There are plenty of things that platforms, software and AI can do for us. They can store huge amounts of data, automate repetitive activities and even answer some customer enquiries. But one thing that nobody wants to do with a computer is negotiate with it. Negotiation is one of those soft skills that’s sometimes overlooked. In some ways, this skill goes hand-in-hand with analytical reasoning. You may have the most compelling numbers possible and you may have even drawn great actionable items from these numbers. But without the negotiation skills to leverage these numbers for change, you can’t achieve much. Negotiation is no longer a great business skill just for those making big deals. Negotiation will be a key part of balancing great ideas with analytical trends. It will be a key interpersonal skill in working with managers, clients, teams and customers.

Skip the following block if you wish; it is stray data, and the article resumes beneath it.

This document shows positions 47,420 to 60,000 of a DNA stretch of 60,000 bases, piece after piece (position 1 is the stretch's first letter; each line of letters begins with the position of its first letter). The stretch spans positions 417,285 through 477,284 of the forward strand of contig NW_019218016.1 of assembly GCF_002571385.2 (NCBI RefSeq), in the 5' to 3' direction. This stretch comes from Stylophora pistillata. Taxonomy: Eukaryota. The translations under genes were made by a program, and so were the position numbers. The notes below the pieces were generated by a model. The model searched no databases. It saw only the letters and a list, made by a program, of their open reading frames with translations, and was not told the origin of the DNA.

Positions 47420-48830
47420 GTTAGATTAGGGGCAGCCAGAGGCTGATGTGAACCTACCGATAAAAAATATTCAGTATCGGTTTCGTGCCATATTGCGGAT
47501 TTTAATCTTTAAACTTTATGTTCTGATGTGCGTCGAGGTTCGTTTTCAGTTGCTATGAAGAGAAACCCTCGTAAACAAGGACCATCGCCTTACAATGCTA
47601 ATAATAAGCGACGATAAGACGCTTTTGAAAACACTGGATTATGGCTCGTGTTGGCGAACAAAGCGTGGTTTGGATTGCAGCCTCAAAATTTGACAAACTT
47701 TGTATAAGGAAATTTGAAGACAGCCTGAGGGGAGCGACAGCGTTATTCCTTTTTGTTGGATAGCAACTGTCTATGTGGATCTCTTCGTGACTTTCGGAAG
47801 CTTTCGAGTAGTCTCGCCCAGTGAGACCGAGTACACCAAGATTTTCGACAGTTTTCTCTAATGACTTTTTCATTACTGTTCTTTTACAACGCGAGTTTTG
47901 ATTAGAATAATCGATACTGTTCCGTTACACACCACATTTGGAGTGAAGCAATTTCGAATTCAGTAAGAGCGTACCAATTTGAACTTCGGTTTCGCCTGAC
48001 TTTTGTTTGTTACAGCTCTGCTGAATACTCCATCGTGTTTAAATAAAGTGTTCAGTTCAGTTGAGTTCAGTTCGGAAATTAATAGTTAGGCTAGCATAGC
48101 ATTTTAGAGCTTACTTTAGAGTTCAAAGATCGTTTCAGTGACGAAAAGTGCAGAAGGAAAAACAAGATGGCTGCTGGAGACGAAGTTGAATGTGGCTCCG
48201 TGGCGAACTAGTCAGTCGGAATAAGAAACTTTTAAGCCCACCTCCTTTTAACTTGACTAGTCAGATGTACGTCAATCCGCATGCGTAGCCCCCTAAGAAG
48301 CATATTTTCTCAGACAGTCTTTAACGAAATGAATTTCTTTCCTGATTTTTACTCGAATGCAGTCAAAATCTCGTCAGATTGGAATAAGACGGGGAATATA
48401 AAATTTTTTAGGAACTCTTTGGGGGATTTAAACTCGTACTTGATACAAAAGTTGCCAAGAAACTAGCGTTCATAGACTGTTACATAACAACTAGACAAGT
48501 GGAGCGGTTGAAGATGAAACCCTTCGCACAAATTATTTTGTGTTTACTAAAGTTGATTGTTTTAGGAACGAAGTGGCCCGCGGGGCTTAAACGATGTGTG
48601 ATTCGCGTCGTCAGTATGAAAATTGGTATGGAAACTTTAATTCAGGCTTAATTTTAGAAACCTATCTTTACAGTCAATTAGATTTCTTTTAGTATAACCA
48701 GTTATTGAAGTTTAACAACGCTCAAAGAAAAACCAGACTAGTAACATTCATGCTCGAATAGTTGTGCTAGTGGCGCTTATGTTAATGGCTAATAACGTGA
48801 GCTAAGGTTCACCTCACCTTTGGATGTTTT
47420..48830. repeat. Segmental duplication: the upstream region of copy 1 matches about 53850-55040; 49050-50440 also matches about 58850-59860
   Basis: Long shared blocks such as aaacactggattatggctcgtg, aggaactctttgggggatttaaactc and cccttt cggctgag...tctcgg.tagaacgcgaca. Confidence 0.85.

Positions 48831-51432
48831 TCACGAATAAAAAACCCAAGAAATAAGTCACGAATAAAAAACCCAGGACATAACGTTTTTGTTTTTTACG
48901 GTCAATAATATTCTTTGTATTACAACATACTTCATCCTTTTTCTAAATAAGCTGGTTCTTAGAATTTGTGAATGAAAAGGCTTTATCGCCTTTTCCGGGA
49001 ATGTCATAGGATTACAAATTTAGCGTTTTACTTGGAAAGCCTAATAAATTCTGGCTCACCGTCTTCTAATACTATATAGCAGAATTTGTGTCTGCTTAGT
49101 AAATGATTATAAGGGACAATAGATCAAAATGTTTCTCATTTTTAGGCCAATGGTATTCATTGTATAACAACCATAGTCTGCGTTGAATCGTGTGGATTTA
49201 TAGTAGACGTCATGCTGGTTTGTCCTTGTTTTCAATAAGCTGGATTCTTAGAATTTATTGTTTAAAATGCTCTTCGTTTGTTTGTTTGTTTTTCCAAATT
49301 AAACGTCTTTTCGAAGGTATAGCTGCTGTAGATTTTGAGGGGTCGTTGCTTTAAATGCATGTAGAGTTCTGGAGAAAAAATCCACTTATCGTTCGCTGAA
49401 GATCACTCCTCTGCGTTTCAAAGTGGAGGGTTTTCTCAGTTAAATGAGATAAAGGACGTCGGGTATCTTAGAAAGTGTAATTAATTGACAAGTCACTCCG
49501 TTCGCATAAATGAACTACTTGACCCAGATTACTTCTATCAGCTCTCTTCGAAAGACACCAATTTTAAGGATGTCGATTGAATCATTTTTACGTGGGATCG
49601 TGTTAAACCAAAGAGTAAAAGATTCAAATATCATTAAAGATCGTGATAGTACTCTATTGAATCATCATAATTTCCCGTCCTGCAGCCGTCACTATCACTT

6. Tech literacy… and the willingness to embrace it

Have you ever worked for a company that’s been resistant to digital innovation? Maybe they struggled to transfer their documents to the cloud, maybe they were resistant to experimenting with new software, or maybe they just had an old school approach to working. Whatever the reason, they are at major risk of being left behind if they don’t dial up their tech literacy quickly. This is one of the most obvious, but also the most important skills on the list. With Covid-19, we’ve been exposed to the difficulty of not being prepared for digital-based work. A huge mistake would be to think that this is going to become less important as we return to normal. Remote and digital working is the new normal now for companies all over the world. It allows companies to work efficiently, find great talent outside their home locations and keep their employees happy. But of course, tech literacy is essential for these roles. Staff must be across digital communication channels, task management systems, cloud HR software and more.